New Elmer focusing on plastic problem to join the herd next year
PUBLISHED: 05:30 06 November 2018
An environmentally friendly design for the latest Elmer sculpture to join the big parade next year has been unveiled by the St Elizabeth Hospice.
Elmer’s Big Parade follows the success of the Pigs Gone Wild trail last year and will coincide with the 30th anniversary of both the hospice and Elmer books by David McKee.
Jason Alexander, aka The Wildlife Gadget Man, will be designing the hospice’s own piece which will be based on the original Elmer design.
However, instead of using paint to create the design Mr Alexander will be using waste plastic collected from his well-known Rubbish Walks.
Mr Alexander said: “When I heard about next summer’s Elmer campaign it just made sense to me to get in touch and see if there was some way I could get involved.
“The issues we are experiencing with the amount of rubbish – and in particular single-use plastic – that is being discarded are massive and it is really important to me to both help clean up our own neighbourhoods and also to help people understand the impact that this is having on our world.
Members of the public will be able to go out and about to help Mr Alexander collect the materials needed to create the sculpture, with more details set to be released soon.
Elmer’s Big Parade follows the success of the Pigs Gone Wild trail last year and will coincide with the 30th anniversary of both the hospice and the much-loved children’s books Elmer the Patchwork Elephant by David McKee.
It will see 50 individually-designed elephants placed in an art trail around Ipswich from June to September 2019.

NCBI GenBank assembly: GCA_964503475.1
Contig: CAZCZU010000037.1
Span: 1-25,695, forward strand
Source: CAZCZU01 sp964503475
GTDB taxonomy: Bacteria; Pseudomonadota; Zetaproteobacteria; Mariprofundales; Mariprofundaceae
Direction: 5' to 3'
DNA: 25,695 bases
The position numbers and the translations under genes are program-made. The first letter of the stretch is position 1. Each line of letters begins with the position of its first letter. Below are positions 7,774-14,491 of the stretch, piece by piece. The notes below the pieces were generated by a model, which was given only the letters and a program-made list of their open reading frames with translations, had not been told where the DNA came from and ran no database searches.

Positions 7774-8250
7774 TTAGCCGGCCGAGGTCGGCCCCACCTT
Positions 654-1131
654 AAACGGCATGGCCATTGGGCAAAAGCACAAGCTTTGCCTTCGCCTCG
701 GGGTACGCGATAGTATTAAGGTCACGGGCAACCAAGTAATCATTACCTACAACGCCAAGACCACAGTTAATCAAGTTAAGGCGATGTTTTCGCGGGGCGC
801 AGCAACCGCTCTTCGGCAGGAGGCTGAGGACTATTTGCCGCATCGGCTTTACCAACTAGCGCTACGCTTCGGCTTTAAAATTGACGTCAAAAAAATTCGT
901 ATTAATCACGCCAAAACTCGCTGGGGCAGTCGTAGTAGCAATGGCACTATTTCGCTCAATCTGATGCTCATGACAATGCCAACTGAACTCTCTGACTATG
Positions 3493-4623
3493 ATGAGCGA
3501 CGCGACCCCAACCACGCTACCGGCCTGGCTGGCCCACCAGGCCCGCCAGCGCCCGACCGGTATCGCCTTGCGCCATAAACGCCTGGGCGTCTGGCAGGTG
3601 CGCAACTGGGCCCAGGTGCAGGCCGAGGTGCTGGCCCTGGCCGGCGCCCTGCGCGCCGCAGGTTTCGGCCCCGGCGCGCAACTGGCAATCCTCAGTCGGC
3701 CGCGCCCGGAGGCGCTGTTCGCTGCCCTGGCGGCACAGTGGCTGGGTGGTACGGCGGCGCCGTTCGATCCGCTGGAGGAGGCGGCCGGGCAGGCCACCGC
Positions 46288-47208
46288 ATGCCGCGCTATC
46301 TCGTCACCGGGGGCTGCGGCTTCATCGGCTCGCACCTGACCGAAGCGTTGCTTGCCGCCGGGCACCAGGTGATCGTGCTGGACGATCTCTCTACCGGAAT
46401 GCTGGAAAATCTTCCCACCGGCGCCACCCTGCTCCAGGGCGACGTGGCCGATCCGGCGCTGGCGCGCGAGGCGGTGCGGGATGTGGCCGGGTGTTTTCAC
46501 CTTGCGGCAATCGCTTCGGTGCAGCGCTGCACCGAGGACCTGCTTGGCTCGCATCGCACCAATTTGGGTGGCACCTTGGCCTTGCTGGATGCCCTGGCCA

This is the town’s second art trail and will raise money for the hospice.Campaign Manager Norman Lloyd, said: “The Elmer stories have strong environmental themes, celebrating the natural world and the protection of animals in the wild, so this partnership feels like a perfect fit for our sculpture. We hope that we will be able to involve our sponsors and Learning Herd members in the collection of plastic and the creation of our sculpture, making it a real team effort.”
Mark Millar, chief executive at St Elizabeth Hospice, said: “Here at the hospice we are well aware of how important it is to reduce our impact on the environment, both on site at our various locations, and out and about in our local community, and over the last 18 months have really increased our efforts to improve our processes.
“I am really pleased that we can work with Jason to get others involved too and help spread this message even further through Elmer’s Big Parade Suffolk.”
Calls for sculpture designs closed last week with more than 200 submissions being received by organisers.
Mr Lloyd added: “I’m so glad it isn’t me who has to decide which of the designs go through to the next stage! It is so tricky at this point, as we have got so many brilliant designs that we really want to show off, but until they have been shortlisted, and then matched with a sponsor, we have to keep things strictly under wraps.”